Who's the Man? Reviews
This is, I know, a very improbable comfort film for me, but there we are. Honestly, I know it so well that I was able to wander in and out of the room, cooking dinner and so forth, without really missing much. I originally bought it on VHS from someone who wrote blurbs for a living and had a whole slew of the things, which she was illegally selling at a yard sale. It was cheap and had Denis Leary, so I bought it. Ever since then, I have had to explain to people going through my movie collection that I do actually watch it, and I watch it because it's worth watching. It amuses me, and it doesn't require much in the way of thinking. Yeah, okay, it kind of nudges you in the ribs in places to recognize various of the bit players, which I still don't, and that always irritates me. However, it does actually manage to have an intelligent plot buried under there. Yeah, it surprised me, too.
Doctor Dré and Ed Lover work for Nick Crawford (Jim Moody), who owns a barbershop in Harlem. They are terrible at their job to the extent that they are losing Nick money, so he forces them to go apply for the police force, which is making a concerted effort to hire minorities. They try not to get in, and indeed Doctor Dré shouldn't, given that whole "passing the physical" thing. However, they do, and they become patrolmen. And then, the barbershop is blown up and Nick is killed. Since Nick was basically a father to him, and since they are cops, they naturally decide that the best thing for them to do is try to find the murderer. After all, that's what people do in the movies, right? At first, they work within the police, but eventually, they're fired for trying to be detectives when they are, in fact, patrolmen. They find their way into a web of smuggling and land deals, where they are way over their heads, given that they're bad cops.
Actually, the whole "patrolmen don't investigate murders" thing is surprisingly realistic, as is the fact that they lose their jobs, instead of just being threatened with it. It's also true that investigating a crime in which you're personally invested doesn't always end well. If they were real cops, they would be required to step aside even if they were detectives. You need to have a certain level of detachment in order to be effective, a level of disinterest. "My father figure was blown up, oh, and it turns out shot as well" is not disinterested. It's natural to want to go chasing after the killer, and pretty much everyone acknowledges that, even the incredibly wired Sergeant Cooper (Leary), though he's still going on about doughnuts. On TV or in the movies, anyone even vaguely associated with law enforcement is involved in all aspects of crime solving. Within the world of this movie, the detectives do detective work, and the patrolmen don't. It's rare, but it happens here.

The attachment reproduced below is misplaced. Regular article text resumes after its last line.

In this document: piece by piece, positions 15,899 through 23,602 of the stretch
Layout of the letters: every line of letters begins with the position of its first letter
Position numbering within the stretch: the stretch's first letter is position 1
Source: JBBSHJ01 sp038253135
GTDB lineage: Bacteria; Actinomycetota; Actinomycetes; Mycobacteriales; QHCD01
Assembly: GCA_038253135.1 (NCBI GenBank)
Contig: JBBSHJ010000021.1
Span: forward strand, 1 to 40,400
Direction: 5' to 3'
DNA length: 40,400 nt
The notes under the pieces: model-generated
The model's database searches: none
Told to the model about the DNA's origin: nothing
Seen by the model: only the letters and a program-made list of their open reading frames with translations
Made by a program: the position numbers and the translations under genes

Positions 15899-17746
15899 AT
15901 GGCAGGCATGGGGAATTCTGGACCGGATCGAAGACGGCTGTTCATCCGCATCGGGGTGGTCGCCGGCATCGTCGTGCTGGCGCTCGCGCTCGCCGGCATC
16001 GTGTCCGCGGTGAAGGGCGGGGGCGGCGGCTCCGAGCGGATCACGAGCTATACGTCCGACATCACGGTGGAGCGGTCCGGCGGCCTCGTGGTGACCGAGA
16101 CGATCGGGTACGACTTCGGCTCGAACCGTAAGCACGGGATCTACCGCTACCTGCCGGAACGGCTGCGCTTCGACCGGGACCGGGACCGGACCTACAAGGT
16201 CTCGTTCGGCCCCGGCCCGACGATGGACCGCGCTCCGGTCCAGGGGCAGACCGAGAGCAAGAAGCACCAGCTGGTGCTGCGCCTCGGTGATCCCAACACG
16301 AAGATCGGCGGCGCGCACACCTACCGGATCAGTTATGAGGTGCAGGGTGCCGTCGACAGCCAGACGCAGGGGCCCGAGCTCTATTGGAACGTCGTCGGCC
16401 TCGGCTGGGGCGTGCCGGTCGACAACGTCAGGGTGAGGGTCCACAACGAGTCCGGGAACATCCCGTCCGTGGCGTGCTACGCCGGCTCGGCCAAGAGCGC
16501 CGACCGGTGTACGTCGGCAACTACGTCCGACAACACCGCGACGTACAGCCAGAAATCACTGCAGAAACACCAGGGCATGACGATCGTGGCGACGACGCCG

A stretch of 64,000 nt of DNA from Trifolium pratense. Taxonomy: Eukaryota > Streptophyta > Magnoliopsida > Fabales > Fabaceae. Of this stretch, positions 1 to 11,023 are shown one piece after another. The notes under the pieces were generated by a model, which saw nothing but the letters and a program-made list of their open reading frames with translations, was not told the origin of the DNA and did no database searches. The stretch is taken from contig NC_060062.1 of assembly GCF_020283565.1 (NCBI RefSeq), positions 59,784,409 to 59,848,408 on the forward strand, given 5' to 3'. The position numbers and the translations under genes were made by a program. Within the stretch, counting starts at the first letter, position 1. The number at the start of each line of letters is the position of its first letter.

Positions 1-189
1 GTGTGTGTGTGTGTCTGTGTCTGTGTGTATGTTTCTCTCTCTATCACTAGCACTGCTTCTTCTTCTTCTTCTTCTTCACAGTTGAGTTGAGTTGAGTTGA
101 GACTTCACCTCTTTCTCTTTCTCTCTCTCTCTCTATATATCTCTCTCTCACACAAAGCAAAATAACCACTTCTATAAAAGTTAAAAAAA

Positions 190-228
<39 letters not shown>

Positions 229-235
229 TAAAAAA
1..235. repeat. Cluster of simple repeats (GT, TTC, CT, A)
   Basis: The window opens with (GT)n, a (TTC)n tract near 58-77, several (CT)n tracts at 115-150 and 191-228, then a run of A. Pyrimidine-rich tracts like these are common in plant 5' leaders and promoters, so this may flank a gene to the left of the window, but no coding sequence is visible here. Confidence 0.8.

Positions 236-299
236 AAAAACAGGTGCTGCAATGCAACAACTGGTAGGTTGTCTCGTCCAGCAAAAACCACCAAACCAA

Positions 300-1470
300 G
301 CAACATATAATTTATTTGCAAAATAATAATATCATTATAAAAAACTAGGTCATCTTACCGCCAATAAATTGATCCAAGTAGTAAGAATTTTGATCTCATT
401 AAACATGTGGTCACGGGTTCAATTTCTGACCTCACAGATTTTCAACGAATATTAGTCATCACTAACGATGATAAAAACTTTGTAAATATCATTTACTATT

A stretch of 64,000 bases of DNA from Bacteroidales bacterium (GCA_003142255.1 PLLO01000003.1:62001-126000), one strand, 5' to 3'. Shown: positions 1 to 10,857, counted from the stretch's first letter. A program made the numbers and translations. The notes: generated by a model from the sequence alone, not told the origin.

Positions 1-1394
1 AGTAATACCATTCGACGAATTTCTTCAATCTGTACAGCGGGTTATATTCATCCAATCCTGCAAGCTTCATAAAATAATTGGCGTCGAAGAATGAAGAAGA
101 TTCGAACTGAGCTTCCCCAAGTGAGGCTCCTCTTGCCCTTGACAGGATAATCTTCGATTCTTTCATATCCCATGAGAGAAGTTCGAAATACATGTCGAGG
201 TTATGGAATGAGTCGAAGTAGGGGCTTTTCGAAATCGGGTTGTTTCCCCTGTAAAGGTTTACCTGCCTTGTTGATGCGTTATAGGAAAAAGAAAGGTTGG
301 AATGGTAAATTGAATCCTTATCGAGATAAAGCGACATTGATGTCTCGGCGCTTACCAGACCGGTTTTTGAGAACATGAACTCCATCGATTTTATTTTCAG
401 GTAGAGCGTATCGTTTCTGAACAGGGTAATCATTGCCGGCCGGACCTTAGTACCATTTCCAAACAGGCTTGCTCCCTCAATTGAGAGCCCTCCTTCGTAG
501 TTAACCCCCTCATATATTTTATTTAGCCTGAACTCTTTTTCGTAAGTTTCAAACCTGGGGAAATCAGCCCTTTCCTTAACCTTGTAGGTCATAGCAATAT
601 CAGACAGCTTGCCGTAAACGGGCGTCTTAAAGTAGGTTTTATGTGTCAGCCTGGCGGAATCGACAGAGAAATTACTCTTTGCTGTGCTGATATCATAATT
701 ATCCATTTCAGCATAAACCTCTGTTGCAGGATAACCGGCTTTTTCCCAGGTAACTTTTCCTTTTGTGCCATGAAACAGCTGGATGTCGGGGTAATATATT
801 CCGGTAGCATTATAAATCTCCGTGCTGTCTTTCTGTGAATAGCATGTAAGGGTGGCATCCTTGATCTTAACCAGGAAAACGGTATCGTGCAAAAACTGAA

On the other hand, there are several plots and subplots which don't make any sense. I don't care what strings you pull; someone Doctor Dré's weight isn't going to make it into the NYPD. Yeah, I know; we need him to in order for the plot to work, and you're just supposed to go along with it. No big deal. However, it kind of is. Also, I don't think you're allowed to use a name you just kind of started calling yourself on your police force application. What did he put on his W2? The smuggling and gentrification plot works and works well, but the denouement is clearly intended to just be a [i]Beverly Hillbillies[/i] joke. Which, okay. It's just that the ending is by extension not as intelligent as the rest of the movie. It's a disappointment. The juxtaposition of these two men and a job on the force probably couldn't support a good ending, but there are a lot of other ways the movie could have gone. Better ways. It just kind of feels like it runs out of steam, damaging a film which would otherwise be one of the best obscure movies of the '90s.
Okay, there's one other thing. Doctor Dré and Ed Lover are listed on the box as going for Abbott and Costello. Roger, in his review, compared them to both Cheech and Chong and Laurel and Hardy. However, there are quite a few moments where they seem to be a bit Amos and Andy. There's a fair amount of goggling at the camera. They don't actually roll their eyes at any point, but it's clear they want to. Or are on the verge of doing so. There are quite a few points in the movie where I really think Ed Lover shows some really talent, though Doctor Dré isn't allowed to do much but play the clown. However, I think the box office failure of this movie pretty well cinched that Ed Lover wasn't going to have a chance to do much more acting. Indeed, while there are three people from this who went on to have decent acting careers, they probably only have twenty minutes on camera among them. I wouldn't have even known Terence Howard was in the movie at all had IMDB not helpfully pointed out that it's his film debut.